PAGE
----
A Four-Part Framework for Reaching Out to New Markets

Many businesses enjoy the glamour of trying to penetrate new markets. However, as the framework in this article shows, the lowest-risk and highest-return strategy is to continue to serve your current, receptive markets.

To prove this case, let’s cover the four possible scenarios for growing a business, based on current or new products, and current or new markets:

First, a business might introduce new products to new markets. This option is clearly expensive and risky. You have to come up with new solutions to the problems of a market you don’t know well, and that also doesn’t know you. Odds of success are not high, and the costs to reach this new market and develop new products will be high.

Second, a business might continue to focus on its current products to its current customers. In this case, there are no additional product development costs, except perhaps to improve existing offerings. The market knows you, and you already have a solid foundation with prospects and customers. While this is not the most exciting option, it is the least risky and – so long as the market is growing and you have room to grow within it – has high potential.

Third, you might introduce your current products to a new market. While exciting, this option can be costly and risky. You have to reach into a market that doesn’t know you, and this can take time and money. Also, you may have to change your products to fit the specific needs of the new market. If you pursue this strategy, it is important to test slowly and at low cost to establish whether demand exists or not.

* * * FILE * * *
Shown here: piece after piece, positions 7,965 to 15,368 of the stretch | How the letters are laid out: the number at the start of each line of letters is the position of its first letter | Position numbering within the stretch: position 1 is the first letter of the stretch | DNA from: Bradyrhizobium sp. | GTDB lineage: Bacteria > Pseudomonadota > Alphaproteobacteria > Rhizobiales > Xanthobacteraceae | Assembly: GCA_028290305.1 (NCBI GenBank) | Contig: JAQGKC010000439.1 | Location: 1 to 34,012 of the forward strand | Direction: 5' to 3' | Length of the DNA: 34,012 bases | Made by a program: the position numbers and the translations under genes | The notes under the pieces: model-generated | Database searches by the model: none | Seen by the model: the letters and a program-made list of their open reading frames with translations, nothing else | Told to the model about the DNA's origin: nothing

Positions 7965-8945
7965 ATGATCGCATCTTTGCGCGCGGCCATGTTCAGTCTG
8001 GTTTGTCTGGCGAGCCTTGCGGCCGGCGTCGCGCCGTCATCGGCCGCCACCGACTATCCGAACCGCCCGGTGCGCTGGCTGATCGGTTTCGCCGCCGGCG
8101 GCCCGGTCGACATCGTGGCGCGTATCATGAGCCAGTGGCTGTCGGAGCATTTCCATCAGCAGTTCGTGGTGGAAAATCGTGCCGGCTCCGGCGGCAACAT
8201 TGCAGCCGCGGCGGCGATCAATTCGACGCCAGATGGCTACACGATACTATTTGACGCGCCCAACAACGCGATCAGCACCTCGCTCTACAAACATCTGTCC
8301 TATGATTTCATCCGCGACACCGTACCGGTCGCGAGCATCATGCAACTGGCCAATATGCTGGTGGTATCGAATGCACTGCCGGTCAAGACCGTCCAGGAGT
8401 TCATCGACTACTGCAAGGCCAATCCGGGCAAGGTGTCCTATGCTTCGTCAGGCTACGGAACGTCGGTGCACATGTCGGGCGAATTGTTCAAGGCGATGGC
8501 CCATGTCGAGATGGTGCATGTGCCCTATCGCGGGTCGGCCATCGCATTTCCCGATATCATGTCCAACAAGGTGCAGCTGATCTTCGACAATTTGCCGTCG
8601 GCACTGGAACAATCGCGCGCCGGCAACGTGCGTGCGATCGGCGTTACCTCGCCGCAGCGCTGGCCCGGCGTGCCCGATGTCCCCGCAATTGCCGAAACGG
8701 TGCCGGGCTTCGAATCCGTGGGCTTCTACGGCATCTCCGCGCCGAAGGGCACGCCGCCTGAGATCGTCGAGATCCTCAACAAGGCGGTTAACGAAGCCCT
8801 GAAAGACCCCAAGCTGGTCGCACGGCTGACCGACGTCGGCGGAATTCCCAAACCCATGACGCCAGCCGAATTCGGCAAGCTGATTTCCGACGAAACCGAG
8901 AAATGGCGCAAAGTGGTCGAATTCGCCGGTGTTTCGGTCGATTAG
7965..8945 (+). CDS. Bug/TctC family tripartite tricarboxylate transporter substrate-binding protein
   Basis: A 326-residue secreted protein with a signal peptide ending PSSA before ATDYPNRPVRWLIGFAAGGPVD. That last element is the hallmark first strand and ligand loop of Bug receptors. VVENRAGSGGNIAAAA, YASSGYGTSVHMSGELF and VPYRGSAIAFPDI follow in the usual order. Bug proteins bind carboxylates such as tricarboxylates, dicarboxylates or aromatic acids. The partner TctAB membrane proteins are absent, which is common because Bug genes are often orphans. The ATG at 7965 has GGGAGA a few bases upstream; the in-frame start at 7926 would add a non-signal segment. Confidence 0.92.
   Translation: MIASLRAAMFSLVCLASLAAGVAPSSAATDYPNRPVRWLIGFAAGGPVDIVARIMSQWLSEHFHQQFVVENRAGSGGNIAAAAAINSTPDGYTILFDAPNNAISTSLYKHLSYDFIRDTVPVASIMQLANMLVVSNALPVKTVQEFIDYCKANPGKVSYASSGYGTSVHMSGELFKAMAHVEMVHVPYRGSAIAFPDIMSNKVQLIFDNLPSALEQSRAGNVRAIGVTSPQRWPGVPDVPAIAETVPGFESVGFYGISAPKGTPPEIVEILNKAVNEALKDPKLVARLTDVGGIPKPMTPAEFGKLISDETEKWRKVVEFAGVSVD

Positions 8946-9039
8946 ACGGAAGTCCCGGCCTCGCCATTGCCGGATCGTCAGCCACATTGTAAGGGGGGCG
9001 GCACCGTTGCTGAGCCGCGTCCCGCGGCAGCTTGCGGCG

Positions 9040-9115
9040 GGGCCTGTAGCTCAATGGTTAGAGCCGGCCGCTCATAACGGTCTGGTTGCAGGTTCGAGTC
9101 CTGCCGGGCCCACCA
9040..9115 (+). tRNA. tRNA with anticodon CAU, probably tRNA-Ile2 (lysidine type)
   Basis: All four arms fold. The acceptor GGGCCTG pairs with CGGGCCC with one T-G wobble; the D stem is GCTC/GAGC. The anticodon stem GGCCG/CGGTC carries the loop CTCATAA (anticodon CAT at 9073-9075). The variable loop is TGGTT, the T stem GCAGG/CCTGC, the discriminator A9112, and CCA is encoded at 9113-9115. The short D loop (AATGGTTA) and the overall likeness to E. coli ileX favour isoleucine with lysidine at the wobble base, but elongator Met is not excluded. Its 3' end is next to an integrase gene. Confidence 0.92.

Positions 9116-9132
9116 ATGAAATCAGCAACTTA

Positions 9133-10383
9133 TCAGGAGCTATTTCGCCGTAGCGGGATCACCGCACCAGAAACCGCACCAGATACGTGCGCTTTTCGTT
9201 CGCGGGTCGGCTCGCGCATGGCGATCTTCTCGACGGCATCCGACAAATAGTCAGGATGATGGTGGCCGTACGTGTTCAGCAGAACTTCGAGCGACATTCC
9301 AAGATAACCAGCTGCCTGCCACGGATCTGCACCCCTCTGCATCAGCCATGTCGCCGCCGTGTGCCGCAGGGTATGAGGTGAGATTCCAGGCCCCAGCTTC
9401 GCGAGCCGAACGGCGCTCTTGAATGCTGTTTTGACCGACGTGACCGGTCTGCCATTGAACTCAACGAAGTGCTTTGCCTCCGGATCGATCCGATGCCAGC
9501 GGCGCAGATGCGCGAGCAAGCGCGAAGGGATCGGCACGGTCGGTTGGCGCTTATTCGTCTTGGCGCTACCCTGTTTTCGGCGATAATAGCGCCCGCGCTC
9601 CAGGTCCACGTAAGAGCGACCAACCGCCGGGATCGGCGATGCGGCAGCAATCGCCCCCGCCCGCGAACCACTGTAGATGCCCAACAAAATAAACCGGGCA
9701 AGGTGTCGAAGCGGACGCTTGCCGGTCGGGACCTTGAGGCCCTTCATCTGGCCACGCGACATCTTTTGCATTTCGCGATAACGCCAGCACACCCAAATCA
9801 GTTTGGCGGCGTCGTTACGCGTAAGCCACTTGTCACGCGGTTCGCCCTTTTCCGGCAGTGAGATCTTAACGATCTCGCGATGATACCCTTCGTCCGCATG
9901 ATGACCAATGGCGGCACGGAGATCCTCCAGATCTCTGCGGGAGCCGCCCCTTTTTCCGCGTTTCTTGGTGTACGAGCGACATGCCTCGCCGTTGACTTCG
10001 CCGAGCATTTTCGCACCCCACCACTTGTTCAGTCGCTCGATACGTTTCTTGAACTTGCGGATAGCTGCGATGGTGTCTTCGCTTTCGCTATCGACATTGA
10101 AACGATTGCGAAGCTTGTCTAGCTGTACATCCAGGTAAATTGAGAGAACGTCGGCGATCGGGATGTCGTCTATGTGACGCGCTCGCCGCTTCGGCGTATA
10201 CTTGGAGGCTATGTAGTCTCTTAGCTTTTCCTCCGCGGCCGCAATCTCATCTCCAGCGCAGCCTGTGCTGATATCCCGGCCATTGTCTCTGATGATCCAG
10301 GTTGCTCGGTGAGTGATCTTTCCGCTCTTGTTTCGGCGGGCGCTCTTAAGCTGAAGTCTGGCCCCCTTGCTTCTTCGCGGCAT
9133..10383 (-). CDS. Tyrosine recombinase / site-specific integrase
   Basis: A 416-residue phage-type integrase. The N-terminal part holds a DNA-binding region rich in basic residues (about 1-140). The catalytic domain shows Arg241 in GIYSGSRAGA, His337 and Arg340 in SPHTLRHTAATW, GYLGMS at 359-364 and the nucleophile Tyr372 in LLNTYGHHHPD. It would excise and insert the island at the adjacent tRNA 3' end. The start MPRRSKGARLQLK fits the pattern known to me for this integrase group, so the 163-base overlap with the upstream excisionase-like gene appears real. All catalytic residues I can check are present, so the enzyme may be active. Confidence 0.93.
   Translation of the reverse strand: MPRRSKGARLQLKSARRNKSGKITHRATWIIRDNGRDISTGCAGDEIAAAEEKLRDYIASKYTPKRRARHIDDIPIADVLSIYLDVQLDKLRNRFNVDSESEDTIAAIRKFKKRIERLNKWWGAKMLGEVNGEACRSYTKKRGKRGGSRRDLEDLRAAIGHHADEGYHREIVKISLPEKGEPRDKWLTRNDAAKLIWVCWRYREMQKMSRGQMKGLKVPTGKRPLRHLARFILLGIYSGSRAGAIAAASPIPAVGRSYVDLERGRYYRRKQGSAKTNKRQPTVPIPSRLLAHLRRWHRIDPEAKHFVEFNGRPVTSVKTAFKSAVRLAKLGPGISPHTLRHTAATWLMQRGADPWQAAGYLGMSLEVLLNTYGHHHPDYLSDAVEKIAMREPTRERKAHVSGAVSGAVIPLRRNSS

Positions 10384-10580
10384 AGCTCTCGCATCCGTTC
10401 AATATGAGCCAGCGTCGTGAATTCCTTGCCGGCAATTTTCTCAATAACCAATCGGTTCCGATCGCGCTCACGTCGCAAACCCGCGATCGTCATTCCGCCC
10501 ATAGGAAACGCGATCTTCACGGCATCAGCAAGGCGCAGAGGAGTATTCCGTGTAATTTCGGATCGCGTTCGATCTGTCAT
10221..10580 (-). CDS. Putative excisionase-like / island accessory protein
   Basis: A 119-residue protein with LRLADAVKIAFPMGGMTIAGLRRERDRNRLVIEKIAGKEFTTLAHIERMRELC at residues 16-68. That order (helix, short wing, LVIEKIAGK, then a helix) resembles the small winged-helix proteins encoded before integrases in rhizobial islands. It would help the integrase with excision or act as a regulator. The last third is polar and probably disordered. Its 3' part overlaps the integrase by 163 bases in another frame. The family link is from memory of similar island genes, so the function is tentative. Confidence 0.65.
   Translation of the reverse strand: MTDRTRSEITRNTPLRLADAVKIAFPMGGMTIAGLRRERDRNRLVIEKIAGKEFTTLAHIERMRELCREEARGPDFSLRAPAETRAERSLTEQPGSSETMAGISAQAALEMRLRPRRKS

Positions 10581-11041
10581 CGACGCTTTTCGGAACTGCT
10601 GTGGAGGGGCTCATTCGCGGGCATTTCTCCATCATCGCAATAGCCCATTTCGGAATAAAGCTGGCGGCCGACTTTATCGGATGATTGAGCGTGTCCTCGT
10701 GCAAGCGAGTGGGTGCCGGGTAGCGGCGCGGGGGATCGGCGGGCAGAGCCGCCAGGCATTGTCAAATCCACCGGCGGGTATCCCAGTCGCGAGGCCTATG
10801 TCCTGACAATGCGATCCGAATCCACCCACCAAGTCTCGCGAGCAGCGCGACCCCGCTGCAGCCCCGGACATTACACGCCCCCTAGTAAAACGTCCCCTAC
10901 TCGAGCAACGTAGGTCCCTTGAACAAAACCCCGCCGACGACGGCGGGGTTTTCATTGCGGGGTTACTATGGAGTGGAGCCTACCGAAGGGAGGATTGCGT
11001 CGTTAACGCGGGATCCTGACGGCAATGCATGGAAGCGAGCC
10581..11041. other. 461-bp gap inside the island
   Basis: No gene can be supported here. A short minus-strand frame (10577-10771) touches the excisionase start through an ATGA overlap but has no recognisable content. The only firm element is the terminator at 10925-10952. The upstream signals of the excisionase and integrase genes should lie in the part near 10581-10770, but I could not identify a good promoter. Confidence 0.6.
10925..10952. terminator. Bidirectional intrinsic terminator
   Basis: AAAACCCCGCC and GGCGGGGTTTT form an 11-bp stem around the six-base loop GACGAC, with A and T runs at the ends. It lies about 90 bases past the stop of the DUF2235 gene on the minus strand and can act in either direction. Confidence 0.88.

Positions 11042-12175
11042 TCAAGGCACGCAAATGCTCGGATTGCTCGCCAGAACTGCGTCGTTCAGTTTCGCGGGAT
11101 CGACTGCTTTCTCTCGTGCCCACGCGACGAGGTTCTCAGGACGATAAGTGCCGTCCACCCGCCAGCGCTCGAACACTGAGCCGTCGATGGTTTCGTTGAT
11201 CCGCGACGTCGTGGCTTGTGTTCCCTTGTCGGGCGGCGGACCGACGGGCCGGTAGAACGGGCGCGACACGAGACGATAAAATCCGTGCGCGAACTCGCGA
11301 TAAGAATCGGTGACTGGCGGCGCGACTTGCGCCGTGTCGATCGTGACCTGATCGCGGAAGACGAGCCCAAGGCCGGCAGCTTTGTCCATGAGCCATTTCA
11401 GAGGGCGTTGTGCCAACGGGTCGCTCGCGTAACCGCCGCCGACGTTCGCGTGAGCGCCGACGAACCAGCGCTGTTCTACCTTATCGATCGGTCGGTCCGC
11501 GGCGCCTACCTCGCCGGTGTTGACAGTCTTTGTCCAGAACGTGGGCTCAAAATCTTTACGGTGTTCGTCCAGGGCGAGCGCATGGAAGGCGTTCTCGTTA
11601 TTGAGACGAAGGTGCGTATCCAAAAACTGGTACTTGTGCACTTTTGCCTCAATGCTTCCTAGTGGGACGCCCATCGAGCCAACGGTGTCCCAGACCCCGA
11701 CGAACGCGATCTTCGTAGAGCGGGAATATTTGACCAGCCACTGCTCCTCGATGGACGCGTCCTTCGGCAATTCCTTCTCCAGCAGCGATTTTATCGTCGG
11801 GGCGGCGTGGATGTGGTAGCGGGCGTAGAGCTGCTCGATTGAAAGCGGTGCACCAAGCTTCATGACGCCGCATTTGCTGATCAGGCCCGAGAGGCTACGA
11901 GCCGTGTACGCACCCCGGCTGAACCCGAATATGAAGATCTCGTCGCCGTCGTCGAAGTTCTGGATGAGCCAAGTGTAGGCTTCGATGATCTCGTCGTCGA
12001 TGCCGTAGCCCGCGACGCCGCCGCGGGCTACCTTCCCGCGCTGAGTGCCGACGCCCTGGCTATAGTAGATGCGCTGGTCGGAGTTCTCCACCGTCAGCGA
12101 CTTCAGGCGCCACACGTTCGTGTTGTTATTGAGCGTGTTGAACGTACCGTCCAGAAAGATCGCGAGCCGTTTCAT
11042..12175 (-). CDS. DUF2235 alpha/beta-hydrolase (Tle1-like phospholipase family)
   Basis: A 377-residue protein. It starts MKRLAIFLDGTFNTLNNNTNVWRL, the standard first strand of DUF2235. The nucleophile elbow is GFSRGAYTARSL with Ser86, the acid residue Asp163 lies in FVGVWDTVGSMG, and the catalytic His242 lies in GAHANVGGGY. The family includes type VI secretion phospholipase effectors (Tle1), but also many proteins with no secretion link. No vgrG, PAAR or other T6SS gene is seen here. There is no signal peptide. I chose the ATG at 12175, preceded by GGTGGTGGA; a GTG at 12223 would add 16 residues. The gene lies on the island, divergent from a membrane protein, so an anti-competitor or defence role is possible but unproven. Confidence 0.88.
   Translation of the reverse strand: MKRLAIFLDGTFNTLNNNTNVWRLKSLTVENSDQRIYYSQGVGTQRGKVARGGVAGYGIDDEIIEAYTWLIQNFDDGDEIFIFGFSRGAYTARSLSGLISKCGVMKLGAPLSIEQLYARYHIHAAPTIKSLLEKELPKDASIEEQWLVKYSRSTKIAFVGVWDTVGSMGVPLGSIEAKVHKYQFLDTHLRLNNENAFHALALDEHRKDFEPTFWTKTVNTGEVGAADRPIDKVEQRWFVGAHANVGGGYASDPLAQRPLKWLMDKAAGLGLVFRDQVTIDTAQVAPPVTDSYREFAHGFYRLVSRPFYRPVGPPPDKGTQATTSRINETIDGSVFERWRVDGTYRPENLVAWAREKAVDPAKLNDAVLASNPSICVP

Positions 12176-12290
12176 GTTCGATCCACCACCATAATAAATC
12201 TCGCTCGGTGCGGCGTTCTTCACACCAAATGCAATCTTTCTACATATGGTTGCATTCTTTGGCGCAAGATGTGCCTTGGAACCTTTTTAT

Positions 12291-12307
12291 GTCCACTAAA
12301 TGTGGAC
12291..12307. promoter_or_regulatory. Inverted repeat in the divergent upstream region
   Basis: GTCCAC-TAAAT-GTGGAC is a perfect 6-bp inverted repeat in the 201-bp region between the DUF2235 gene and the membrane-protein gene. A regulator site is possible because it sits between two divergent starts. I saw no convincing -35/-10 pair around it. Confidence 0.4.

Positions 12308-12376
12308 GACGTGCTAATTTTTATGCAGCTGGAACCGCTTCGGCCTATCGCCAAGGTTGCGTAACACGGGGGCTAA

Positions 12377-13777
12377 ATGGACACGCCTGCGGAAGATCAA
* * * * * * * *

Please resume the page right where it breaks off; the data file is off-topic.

Fourth, you might introduce a new product to your current customers. This option ends up being less risky and expensive than introducing your current products to new markets. That’s because your market knows you, and so you have a ready list of current customers and prospects that are open to hearing about your new solution and that should be easy to reach. In this option your main risk is in the costs of testing and developing a new product.

To rank order your risk/return, businesses have the most potential with current products offered to current markets, followed by introducing new products to current markets. Reaching out to new markets, whether with existing products or completely new solutions, is the most risky with high costs and no guarantee of returns. Careful, low-cost testing is the smartest way to approach these latter strategies – assuming the business owner wants the distraction and potential loss of focus on current customers.

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